An Introduction to JavaScript and Java: Similar Names, Different Functions

Unless you are a web developer yourself, you wouldn’t be blamed for thinking that Java and JavaScript were related.  In fact, people conflating the two languages has almost become an inside joke among web developers.  In fact, there is an entire website devoted to educating and reminding people that there is a significant difference.  The site bears the humorous mnemonic phrase coined by notable web developer Jeremy Keith: “Java is to JavaScript as ham is to hamster.”    

While both languages have extensive uses on the web what they are and what they do couldn’t be more different.  If you’re building a site for your business, you’re likely going to be working with a web developer and understanding some of the fundamentals of web development (at least in the form of terminology and concepts) will make your experience designing your site more efficient and simple for both you and your developer or development team.

 Understanding Java

Java belongs to a type of programming language known as a general-purpose computer programming language.  It was designed to follow the simple mantra “write once, run anywhere,” which is sometimes abbreviated as “WORA.”  What WORA means is that compiled (completed and processed) Java code can be run on any system that supports the language.

In all likelihood, during your everyday computer use, you’ve probably been pestered by a Java updater on your computer asking you to update Java and restart your computer.  Those updates are necessary because nearly every system in the world works with Java now, giving incredible depth to the WORA mantra.  The Java Runtime Environment, which interprets and allows Java code to run, is included with every major operating system.

Java was designed originally in 1991 by James Gosling.  Sun Microsystems picked up the language and released the first fully usable version in 1995.  Java is now owned by Oracle Corporation, which bought out Sun in 2010 and has provided support for the language ever since.  The language became incredibly popular following its launch, as its versatility for web applications was and is remarkable.  As of now, Java is one of the most popularly used programming languages, being used in some form by an incredible percentage of websites.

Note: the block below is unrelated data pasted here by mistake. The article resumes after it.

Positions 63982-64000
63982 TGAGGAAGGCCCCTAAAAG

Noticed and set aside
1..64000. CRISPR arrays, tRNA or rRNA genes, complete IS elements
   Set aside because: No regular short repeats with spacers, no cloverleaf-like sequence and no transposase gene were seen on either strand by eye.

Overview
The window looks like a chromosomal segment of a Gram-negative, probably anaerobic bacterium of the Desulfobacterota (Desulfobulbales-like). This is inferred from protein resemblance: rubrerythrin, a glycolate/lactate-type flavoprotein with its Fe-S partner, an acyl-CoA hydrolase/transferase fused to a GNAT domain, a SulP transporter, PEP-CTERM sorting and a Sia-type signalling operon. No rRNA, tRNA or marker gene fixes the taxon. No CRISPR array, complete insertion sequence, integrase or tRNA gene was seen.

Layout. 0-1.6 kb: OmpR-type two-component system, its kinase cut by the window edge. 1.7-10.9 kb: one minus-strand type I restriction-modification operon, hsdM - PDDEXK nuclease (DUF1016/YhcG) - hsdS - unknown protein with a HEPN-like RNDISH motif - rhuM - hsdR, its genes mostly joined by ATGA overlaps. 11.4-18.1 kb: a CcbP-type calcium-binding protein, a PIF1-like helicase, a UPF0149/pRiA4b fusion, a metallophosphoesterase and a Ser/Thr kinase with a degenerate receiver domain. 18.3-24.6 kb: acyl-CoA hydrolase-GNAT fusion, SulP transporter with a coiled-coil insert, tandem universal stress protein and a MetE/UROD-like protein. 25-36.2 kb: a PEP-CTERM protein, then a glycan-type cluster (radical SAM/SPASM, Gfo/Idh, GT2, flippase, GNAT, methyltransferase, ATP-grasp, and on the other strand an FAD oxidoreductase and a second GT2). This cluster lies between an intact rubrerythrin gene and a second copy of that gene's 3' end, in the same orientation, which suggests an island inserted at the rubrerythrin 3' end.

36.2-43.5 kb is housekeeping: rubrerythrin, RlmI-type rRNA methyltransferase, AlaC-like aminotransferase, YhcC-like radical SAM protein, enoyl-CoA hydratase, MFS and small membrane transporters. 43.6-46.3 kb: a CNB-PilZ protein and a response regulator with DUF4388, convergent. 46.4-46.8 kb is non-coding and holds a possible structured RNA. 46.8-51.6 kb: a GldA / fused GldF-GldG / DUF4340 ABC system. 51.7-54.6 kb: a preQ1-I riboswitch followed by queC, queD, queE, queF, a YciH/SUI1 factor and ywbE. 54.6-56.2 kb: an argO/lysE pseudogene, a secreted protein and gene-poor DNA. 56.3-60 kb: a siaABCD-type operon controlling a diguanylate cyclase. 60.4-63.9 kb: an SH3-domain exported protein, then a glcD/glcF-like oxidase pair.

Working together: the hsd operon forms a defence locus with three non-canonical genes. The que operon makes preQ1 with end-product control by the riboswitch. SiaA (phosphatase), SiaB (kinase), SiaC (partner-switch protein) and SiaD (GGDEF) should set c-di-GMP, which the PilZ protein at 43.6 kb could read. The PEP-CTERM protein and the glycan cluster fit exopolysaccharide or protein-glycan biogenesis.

Java’s usefulness comes from the philosophy of its design; the five goals set out for the language were to ensure it would be simple, secure, portable, high-performance, and dynamic.  The incredible amount of talent working on the development of the language over the years has helped ensure these goals were fulfilled.

Understanding JavaScript

JavaScript, unlike Java, is not a general-purpose computer programming language but is instead an interpreted programming language or scripting language.  What this means for JavaScript is that it operates on top of other frameworks to automate, improve, and manage specific tasks on the web.  JavaScript is largely responsible for website interactivity and is considered to be one of three core languages that enable the World Wide Web to exist as we know it.  Alongside JavaScript is HTML and CSS, both of which handle other vital portions of web design and development.

The history of JavaScript as a language began with the rise of the first popular web browser utilizing a graphical user interface.  Competition between development teams working on new, competing web browsers led to the realization by Netscape Communications founder Marc Andreessen that something was missing from web design when using HTML alone.  The problem that had arisen as companies like Netscape worked to develop better web browsing technology was that there was no easy way for web designers and developers to implement components of the web browsing experience like images, plugins, and, later, videos.

Netscape found their solution in the recruitment of Brendan Eich, who would go on to create a prototype language on incredibly short notice that would work smoothly with Java, which was rising in popularity at the time.  In development, JavaScript was known as “Mocha,” then was named “LiveScript” at release and later renamed to JavaScript.  The naming of the scripting language, which worked well with but was independent of Java, caused some industry confusion; however, the choice in name did succeed at helping the language ride to popularity on the coattails of Java’s widespread use.

JavaScript is now largely considered to be a universally-supported language, with every web browser in use including native JavaScript support.  Many of the components of the web we use every day are made possible because of JavaScript, and most websites utilize JavaScript heavily for multiple applications.

As you can see, the actual function of each of these two similarly-named languages is very different.  While their history is certainly intertwined, they are independently powerful and useful languages that serve notably different purposes.

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